Critical Policy Studies. Volume 12 (1). pp 104-109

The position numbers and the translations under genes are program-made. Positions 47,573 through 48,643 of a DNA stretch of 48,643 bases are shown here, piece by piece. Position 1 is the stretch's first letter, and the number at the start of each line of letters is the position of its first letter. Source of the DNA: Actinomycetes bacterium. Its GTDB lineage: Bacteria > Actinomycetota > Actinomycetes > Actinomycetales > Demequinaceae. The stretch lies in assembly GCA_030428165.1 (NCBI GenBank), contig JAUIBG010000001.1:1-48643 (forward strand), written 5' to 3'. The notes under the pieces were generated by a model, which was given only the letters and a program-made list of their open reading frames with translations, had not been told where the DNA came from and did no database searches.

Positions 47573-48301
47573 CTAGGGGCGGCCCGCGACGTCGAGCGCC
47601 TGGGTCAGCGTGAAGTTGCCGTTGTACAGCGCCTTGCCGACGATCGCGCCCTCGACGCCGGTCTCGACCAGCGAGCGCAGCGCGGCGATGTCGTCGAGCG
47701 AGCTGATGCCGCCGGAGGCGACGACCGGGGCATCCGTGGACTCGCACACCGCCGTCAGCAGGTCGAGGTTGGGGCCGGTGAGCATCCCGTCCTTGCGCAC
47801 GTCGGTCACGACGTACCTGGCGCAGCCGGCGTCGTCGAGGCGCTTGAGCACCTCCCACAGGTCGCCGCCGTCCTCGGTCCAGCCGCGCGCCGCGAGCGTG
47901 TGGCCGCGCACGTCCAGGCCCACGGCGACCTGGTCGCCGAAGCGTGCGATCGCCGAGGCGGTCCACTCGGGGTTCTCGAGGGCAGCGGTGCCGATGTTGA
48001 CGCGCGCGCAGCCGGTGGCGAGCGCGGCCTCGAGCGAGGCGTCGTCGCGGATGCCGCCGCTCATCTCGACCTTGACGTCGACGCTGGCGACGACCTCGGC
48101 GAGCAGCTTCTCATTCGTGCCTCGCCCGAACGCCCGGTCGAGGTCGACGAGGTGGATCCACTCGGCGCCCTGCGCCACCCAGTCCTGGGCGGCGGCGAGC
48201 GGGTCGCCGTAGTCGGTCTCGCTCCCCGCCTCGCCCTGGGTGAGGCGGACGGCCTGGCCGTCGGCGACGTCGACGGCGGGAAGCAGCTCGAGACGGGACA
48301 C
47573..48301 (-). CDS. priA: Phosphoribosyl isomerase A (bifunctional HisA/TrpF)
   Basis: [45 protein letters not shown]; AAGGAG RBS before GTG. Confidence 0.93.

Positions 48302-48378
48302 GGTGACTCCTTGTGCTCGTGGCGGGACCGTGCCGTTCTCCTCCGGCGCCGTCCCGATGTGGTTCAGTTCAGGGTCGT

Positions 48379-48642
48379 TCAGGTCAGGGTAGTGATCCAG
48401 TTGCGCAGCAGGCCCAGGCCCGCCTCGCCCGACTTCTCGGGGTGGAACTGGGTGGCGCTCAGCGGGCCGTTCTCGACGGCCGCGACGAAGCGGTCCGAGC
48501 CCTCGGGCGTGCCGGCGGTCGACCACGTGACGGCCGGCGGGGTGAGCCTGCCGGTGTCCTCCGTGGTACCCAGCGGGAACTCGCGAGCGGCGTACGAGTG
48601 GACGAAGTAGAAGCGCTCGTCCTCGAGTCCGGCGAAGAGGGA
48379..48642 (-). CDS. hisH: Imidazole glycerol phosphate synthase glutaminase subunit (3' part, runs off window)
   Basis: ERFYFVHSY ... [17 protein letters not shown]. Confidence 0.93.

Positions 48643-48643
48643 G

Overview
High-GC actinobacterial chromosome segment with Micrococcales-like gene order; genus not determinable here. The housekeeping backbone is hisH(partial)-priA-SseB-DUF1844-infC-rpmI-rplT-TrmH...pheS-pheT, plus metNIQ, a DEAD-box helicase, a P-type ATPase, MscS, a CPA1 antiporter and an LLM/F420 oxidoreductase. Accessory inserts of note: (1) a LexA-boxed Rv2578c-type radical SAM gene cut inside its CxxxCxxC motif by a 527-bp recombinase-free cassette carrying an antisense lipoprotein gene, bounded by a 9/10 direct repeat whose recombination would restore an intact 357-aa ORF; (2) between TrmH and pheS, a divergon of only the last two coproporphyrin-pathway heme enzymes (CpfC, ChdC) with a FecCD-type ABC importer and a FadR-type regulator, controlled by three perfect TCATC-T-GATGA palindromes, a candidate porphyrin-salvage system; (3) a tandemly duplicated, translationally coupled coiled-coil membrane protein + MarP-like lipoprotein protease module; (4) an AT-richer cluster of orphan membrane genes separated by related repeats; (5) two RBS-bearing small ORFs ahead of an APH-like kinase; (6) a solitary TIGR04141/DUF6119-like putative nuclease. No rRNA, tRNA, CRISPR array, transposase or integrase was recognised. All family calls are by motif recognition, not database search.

This forum contribution discusses the increasing trend toward academic capitalism and profit-oriented entrepreneurial practices in the fields of education and research. This occurs as universities, in different ways and subject to greater or lesser financial, administrative, and ideological pressures, act less like centers of disinterested education and research and more like economic enterprises that aim to maximize their revenues and/or advance the economic competitiveness of the spaces in which they operate. This development has become more global thanks to intensifying competition among relevant institutions (reflected, inter alia, in international accreditation for teaching and international rankings for research), intensified competition between the wider economic and political spaces in which they are embedded, and the ‘me-too-ism’ that leads social actors to jump on the latest bandwagon. I also consider the expansion of predatory academic capitalism and, because this is the least familiar type, I use my limited space to illustrate this rather than the more widely discussed examples of academic capitalism and entrepreneurialism (further examples of all case are presented in Jessop 2017).